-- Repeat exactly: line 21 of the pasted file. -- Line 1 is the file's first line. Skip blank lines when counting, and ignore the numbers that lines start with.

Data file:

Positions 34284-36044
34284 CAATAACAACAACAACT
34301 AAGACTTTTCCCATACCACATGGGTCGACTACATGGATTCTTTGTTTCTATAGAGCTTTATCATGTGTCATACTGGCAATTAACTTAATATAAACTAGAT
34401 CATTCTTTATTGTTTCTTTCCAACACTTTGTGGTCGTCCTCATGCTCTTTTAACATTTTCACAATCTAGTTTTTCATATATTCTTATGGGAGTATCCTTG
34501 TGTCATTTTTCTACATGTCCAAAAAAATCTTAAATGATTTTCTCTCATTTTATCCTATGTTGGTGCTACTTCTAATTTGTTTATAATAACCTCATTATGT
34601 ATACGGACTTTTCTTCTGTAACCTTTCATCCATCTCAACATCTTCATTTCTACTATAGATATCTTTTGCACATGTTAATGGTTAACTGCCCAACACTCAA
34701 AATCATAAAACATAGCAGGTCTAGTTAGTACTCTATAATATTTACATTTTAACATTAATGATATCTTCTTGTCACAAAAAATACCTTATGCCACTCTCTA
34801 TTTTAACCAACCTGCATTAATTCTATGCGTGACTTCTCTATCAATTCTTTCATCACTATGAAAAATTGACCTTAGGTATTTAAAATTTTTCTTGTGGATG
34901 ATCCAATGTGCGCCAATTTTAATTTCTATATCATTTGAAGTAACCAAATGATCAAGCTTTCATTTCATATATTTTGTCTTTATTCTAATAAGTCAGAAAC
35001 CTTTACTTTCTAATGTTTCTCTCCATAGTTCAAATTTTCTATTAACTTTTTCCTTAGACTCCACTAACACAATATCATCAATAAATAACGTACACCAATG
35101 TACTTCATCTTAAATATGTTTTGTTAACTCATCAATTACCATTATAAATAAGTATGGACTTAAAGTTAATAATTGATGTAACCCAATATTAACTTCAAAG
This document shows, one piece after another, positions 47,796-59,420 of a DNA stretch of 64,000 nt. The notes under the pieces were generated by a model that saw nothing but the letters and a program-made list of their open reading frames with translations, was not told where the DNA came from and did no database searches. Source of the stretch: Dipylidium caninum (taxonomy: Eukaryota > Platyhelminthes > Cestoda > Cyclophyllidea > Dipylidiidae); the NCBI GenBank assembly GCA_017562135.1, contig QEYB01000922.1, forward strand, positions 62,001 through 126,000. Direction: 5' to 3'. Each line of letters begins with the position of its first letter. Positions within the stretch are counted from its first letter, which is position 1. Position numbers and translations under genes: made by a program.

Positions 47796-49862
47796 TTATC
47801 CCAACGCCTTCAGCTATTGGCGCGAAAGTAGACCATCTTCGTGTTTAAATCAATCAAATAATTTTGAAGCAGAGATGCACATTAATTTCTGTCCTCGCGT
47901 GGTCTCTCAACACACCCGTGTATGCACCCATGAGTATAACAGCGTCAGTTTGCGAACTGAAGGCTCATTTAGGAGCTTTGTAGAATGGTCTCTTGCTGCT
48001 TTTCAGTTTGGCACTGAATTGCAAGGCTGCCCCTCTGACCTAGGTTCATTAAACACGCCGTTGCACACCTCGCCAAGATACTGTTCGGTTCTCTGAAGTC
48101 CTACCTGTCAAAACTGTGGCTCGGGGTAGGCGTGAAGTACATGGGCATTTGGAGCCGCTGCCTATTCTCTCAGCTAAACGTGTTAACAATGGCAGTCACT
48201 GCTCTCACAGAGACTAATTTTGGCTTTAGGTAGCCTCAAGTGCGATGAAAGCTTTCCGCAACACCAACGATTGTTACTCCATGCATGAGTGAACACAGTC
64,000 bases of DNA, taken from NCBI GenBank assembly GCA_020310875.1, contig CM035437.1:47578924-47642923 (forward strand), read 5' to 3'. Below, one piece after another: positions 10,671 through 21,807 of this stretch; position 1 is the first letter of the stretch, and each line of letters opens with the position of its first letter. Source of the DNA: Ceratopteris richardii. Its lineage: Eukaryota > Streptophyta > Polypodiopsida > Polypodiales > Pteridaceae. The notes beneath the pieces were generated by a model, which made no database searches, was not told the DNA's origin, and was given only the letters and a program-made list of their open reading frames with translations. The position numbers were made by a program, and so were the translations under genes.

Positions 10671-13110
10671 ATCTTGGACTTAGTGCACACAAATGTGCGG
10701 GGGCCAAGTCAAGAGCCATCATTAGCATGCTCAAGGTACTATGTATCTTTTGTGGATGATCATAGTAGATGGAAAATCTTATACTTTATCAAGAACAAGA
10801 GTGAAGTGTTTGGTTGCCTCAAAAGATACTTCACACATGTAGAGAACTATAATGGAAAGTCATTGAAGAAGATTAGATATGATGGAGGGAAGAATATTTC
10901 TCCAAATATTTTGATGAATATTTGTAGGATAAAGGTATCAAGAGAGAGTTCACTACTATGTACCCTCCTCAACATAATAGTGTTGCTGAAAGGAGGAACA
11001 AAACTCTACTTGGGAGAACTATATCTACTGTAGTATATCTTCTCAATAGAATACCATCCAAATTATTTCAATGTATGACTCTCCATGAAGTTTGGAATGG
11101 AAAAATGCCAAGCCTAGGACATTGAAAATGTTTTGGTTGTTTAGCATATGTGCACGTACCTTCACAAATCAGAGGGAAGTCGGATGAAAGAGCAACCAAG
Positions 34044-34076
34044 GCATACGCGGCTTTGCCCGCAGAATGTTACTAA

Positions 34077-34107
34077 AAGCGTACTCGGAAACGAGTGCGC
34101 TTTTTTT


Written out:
Positions 10671-13110